Booze Over the Border

by Mary Ducharme  (April 2016)

On the international line Hemmingfordians had a front row seat during American prohibition (1920-1933). While the smuggling of liquor was illegal, most people did not regard it as immoral to take advantage when opportunity knocked. While ill-gotten gain seldom has positive results, local farmers widely used smuggling as a second job to raise cash for family needs, land, or their first tractor.

archives 1 avril 2016
The former Toussaint Trombley house on 26 Nichols Road straddles the international border

In March of 1923, as reported by The Gleaner, there were “disquieting rumours” about big preparations for running liquor from Canada. In Chazy huge, battered touring cars were alleged to be stored in every available hiding place. There was a description of “rat-faced” fellows obliterating engine numbers, switching licenses, and waiting for nightfall. They were “roughnecks of the lowest description. . . . who do not care about prohibition laws or any other laws.”

Of considerable entrepreneurial talent in illegal affairs, Toussaint J. Trombley, known as “TJ” ran a loading station for bootlegging purposes from his house at 26 Nichols Road. His property straddled the border. It was said that a bootlegger could drive up to Trombley’s collection of barns and sheds, load up in five minutes, and skedaddle south to distribution hubs, such as railroad cars marked “Hay” or “Oil” in Willsboro, “blind pigs”, or the address of 76 Prospect Avenue in Plattsburgh. In fact, no border agent was assigned to the area of the Hemmingford line, and the Border Patrol did not have the manpower to be effective. Any official looking in the wrong direction at the right time found his pockets well lined. Of course, there was risk of being jailed and disgraced. “Booze cars” seized by authorities were regularly advertised in newspapers for sale at bargain prices.

archives 2 avril 2016
These barns were used as liquor storehouses and to hide “booze cars” waiting to make a run over the border when the border patrol was elsewhere or looking the other way.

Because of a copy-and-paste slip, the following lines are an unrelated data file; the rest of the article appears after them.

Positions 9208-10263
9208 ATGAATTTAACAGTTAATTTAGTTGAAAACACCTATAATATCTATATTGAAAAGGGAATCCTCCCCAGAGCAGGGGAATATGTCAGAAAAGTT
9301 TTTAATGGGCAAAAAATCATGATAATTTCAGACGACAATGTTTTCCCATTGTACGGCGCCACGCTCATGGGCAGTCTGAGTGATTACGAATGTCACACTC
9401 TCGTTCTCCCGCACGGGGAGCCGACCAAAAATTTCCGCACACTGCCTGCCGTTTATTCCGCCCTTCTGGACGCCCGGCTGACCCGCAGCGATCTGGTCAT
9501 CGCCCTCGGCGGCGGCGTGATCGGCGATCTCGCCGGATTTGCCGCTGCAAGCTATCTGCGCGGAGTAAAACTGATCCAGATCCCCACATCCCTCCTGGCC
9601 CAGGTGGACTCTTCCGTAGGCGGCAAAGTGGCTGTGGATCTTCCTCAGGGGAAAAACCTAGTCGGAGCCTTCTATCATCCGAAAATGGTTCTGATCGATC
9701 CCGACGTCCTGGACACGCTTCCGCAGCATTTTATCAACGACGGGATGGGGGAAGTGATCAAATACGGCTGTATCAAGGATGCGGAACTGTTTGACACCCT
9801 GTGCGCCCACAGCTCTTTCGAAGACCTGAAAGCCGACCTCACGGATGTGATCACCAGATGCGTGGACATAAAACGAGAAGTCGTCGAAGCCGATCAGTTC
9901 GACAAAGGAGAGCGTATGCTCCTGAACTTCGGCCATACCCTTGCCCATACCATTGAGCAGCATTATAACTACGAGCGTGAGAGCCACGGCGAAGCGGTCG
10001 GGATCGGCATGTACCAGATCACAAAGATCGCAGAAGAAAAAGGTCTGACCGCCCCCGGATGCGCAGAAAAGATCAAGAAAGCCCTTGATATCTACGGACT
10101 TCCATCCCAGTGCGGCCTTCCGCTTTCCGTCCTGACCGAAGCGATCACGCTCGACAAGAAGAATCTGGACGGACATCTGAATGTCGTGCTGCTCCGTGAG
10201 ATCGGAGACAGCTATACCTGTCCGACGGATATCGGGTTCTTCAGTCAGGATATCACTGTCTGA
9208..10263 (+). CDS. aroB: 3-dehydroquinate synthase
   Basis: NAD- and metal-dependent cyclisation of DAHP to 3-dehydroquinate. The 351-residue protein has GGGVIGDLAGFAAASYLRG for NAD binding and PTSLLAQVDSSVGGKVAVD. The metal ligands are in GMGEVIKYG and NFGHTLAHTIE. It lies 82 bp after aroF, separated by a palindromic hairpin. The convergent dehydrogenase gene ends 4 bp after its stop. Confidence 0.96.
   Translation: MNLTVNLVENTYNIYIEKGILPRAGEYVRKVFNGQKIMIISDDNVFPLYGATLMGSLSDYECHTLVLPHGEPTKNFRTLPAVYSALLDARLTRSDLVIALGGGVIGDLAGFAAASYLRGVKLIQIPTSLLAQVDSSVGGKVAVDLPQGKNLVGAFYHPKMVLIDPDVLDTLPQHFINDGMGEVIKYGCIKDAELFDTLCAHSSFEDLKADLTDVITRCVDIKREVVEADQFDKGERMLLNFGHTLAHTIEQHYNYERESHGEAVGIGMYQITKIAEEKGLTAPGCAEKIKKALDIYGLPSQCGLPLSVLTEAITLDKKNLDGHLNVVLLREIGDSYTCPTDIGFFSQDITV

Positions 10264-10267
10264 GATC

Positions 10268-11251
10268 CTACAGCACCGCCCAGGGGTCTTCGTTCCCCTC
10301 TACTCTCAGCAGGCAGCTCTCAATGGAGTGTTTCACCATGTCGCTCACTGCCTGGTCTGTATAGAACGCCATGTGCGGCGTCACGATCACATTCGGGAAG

Trombley’s activities became so vexing to American authorities that Secretary of the Treasury Andrew W. Mellon was taken to task at a Senate meeting for not providing enough prohibition agents. Senator Brookhart, an avid prohibition man from Iowa, visited the house on Nichols Road, and reported his observations which were quoted in the Plattsburgh Press Republican on November 7, 1929: “His house is built on the line on the American side and connected with the house there is a long shed which the officers said would hold five automobiles. On the other side of the line a little way over is what looks like a barn, but I was told it was his liquor storehouse. When the roads are not guarded for ten minutes an automobile will slip out of that shed over across the Canadian line . . . . Once in a while they catch one of them, but not often.”

It is interesting to note that the day before, in another article in the Press, this same Brookhart complained of wild booze parties by some Republican senators at a hotel in Washington D.C. At one legislative function, guests were given silver hip flasks as party favours. In January of 1931, Toussaint was deported from Canada as an undesirable and turned over to U.S. immigration authorities in Rouses Point. He was posted with $7,000 bail and in a federal court he was charged with conspiracy along with three Sciota customs officers. Booze running also worked in the other direction, from the US to Canada. In September of 1924, a special Liquor Commission border patrol was set up to stop the flow of alcohol leaking into Quebec, perceived as a serious crimp in government revenue from liquor duties. Patrolling the border were squads of armed police on motorcycles with sidecars. It made little impact on traffic. Much was sold by the glass or bottle in small towns and villages in the northern part of the province that did not have Liquor Commission stores. There was a “floating paradise” for the local thirsty population on a scow on the Salmon River at Dundee. The scow featured sleeping and eating quarters, an orchestra, and hundreds of cases of illegal beer.

After prohibition, the entrepreneurial spirit of Touissant Trombley remained, and in 1939, he was arrested for membership in an auto-theft ring criminally receiving stolen property. His bail was set at $10,000. He pled not guilty.

Note: this TJ was a distant “cousin” to Mary Trombly Ducharme, and TJ’s second wife, Dorothy Abare, was a great aunt to Mary’s husband, Richard Ducharme.

The Archives is preparing an in-depth study on the subject of the Prohibition years as it applied to our region. If you have stories or information to contribute, contact the Archives at